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A Busy Month For White Arrows

Los Angeles band White Arrows

Garage rock with a surf soul and a synth vibe, White Arrows groove with an unmistakable feel good vibe. With music like theirs, it's no wonder their August is shaping up to be a busy one. Not only can you catch them for free at their Monday night residency at Spaceland all month, they're even planning to release their debut EP, Hearts and Lungs, later in the month too.

Of course, we at the Deli would never leave you hanging, so you can check out a few demos from their EP on MySpace. We'll be reviewing this thing once it hits the streets.

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A rather intense video from Norden Bombsight

There isn't a lot of info about Norden Bombsight on the internet, but you don't need to read their bio to realize that these guys aren't afraid to fill their music with heavy emotions - something most bands seem to shy away from these days. To testify that, this music video, set during the Great Depression, tells the story of a woman suffering from Dissociative Identity Disorder who is searching for her missing husband. The band's music sounds as troubled as this hint of a story, and the filmmaking here is way above the average for an indie video - it's more like watching a movie! Kudos to director Roy Eventov.

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Raccoon Fighter: New EPs and Show at Union Pool July 28

Brooklyn’s nocturnal bluesy-rock trio, Raccoon Fighter, comprised of Sean Gavigan (vocals/ guitar/drums), Zac Ciancaglini (drums/guitar/vocals), and Gabe Wilhelm (bass/vocals), throw down a series of biting tracks on two releases, “Liars Feet EP” and “Terrible EP.” A dozen tunes in all, and available for free here, both EPs feature a combination of gritty, aggressive, and psychedelic soundscapes. Gavigan’s angsty vocal quality compliments the sultry rock foundation created by strong downbeats, shuffling percussion, lax guitar strums, and anxious, bluesy progressions found on notable tunes, “No Lover,” “The Upbeat,” “Rollin’ Wheel,” and “Pillow Surf.” Catch Raccoon Fighter on Wednesday, July 28 at Union Pool. Free show. – Meijin Bruttomesso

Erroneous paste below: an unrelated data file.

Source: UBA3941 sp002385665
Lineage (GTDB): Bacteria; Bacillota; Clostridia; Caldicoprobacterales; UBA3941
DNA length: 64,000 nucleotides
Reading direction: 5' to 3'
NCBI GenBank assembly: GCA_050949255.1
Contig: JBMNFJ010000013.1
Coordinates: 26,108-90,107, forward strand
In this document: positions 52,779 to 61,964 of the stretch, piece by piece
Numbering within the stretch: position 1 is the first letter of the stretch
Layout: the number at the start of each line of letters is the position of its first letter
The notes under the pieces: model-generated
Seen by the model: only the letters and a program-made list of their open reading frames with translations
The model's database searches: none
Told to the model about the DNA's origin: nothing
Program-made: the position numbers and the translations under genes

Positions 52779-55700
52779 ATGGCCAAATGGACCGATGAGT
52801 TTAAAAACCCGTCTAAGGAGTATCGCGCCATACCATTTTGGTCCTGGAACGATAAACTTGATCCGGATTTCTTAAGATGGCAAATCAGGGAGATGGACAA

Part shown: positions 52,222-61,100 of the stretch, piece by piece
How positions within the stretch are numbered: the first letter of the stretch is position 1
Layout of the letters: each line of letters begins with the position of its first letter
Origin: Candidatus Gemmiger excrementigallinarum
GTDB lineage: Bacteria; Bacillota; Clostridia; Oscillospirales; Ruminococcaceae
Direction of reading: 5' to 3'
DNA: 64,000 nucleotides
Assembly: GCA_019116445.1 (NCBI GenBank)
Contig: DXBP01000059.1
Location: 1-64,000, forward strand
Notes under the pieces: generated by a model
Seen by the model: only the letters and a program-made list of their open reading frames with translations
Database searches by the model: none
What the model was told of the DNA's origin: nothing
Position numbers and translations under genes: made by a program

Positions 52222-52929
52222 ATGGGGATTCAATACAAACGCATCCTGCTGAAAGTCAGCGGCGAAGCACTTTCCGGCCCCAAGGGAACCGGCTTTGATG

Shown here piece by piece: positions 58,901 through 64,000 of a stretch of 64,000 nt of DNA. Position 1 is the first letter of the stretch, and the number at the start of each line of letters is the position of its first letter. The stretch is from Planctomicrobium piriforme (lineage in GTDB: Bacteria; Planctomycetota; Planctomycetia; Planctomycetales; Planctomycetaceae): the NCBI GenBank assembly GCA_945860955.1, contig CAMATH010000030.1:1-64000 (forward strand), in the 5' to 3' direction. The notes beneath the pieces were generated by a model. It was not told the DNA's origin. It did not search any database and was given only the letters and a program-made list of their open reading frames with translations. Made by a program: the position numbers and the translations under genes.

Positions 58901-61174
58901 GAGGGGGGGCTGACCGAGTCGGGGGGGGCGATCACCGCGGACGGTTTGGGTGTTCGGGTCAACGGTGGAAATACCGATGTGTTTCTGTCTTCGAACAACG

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Best of NYC #14: The Dig plays two dates with Dashboard Confessional

We continue our "Best of NYC Countdown", covering every day one of the artists that made our Year End Best of NYC list (a chart compiled by a jury comprised of local bloggers, music writers, promoters, record store personnel, DJs, and our writers and readers).

When you order a drink at the bar, you want something heavy. You want good taste mixed well, and just a tiny dash of sweet. Like a Long Island Iced Tea, The Dig’s music carries a heavy bass line, drowned in equal parts melodic and heavy guitar. The soothing sounds of “Penitentiary” go down smooth, but the potency of the almost sinister sounding guitars in “She’s Gonna Kill That Boy” keep the blood flowing through your veins. Think of alternative pop/rock ballads from the early ‘90s but with a little more variety. David Baldwin and Emile Musseri alternate vocals that sound like a more sensitive Chris Cornell, and a day-dreamy Thom Yorke. At times, The Dig give off a Nirvana-esque vibe, while also channeling the power packed production sound of Coldplay. Each song is eclectic and intricate in its own way, allowing The Dig to put forth a diverse portfolio of songs. The band has just announced two new tour dates in support of Dashboard Confessional - after which they will be traveling home following a five-week national tour with Thrice, Kevin Devine, and Bad Veins,- Melissa Wong

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Univox and Conversations with Enemies at KFN July 28

Just like the legendary amps that they're named after, Univox can go from mellow to electrifying at the flip of a switch. Anchored by a quartet of distinguished voices, with Josh Jones' smooth baritone usually at the forefront, it's arguable that there's something timeless about their sound, which is unhampered by any tiring trends or made up genres, but instead relies on honest, tried-and-true songwriting. If you take a listen to their recently released ST debut, uplifting pop hooks like those in "You Don't Know" run right alongside balls-out rockers like "Pi". For a slight change of pace though, there's Conversations with Enemies, whose quirky indie pop is haunted by zombies, demons, and awkward relationships, and encompasses everything from surf riffs to gypsy rhythms. So if you want a bit of everything tonight, the Kung Fu Necktie might be your best bet. Kung Fu Necktie, 1250 N. Front St., 8pm, $5, 21+ - Joe Poteracki
 

 

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